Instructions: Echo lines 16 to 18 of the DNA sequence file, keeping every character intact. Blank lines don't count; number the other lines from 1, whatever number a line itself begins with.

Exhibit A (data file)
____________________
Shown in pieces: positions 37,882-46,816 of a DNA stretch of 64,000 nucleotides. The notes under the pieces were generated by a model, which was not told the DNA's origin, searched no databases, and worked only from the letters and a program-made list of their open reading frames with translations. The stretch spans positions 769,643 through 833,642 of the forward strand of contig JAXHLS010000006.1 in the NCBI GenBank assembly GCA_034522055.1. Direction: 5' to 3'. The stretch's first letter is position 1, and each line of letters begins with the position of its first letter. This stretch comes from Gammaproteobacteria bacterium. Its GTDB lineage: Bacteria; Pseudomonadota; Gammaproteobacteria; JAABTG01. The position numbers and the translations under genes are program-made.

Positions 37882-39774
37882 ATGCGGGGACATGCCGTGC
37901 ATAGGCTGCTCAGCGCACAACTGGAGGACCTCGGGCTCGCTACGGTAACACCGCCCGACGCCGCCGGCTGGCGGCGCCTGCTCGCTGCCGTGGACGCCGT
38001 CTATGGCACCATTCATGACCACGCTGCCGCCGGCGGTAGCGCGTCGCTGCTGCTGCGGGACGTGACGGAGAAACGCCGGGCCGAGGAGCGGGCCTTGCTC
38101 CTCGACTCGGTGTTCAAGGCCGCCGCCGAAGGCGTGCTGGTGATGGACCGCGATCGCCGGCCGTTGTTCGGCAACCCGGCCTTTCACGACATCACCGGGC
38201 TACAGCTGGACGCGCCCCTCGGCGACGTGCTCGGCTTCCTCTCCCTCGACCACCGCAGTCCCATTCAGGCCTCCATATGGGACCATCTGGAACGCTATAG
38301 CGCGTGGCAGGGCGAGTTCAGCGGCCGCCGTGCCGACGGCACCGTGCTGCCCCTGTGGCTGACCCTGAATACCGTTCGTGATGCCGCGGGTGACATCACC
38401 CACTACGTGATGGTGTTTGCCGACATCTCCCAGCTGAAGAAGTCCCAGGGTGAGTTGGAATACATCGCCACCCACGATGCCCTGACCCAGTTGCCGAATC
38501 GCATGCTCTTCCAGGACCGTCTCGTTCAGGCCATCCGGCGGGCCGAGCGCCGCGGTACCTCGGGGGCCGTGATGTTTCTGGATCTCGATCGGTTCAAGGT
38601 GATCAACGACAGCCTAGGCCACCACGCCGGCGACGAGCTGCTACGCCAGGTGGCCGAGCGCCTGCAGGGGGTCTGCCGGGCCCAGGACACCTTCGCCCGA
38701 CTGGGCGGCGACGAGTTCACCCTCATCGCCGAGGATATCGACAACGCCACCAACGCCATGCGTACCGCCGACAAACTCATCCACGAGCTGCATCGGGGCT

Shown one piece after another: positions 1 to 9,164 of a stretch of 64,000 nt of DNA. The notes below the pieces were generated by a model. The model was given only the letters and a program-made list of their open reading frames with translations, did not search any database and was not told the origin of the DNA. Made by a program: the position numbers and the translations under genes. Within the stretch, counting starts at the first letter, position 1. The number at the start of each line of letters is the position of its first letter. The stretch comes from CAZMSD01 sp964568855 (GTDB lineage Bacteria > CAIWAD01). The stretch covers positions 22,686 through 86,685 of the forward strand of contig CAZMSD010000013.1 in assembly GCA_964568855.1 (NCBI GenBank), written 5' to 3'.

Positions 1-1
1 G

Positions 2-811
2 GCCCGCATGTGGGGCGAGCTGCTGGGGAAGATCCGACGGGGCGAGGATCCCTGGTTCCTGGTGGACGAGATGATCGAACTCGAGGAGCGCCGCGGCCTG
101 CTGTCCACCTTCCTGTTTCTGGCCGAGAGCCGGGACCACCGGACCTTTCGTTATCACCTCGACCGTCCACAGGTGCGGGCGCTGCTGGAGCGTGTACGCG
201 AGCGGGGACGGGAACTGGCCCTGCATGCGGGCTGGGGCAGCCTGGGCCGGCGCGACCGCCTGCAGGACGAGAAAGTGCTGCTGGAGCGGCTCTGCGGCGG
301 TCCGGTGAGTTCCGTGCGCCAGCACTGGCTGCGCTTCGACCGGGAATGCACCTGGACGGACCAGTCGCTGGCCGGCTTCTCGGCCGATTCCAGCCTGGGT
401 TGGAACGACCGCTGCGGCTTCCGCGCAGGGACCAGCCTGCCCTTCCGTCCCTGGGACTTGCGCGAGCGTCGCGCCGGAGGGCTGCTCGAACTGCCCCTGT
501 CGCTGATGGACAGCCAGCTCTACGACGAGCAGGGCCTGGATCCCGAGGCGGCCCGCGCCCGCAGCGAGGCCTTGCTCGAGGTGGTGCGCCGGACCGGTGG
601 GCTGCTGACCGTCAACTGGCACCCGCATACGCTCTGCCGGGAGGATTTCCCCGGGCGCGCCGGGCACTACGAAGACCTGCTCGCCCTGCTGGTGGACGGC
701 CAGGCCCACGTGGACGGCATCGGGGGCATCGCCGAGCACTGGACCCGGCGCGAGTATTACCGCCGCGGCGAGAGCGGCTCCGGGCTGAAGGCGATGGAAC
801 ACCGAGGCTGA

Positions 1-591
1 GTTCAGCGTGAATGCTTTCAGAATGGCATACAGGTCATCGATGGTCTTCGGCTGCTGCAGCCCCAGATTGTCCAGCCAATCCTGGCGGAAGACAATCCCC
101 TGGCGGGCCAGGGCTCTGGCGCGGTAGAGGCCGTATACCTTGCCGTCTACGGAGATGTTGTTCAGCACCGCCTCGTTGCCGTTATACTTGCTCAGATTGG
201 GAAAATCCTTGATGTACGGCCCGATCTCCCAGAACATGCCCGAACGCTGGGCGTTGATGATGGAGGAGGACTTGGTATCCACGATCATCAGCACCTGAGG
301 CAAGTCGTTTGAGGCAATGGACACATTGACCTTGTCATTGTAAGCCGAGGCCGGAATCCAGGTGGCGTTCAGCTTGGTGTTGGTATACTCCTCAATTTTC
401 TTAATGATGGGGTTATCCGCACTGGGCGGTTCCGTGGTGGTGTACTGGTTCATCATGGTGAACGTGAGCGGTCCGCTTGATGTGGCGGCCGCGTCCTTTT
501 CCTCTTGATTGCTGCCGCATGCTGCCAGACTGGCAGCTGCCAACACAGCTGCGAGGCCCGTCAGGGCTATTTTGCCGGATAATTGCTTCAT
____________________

Positions 2-811
2 GCCCGCATGTGGGGCGAGCTGCTGGGGAAGATCCGACGGGGCGAGGATCCCTGGTTCCTGGTGGACGAGATGATCGAACTCGAGGAGCGCCGCGGCCTG
101 CTGTCCACCTTCCTGTTTCTGGCCGAGAGCCGGGACCACCGGACCTTTCGTTATCACCTCGACCGTCCACAGGTGCGGGCGCTGCTGGAGCGTGTACGCG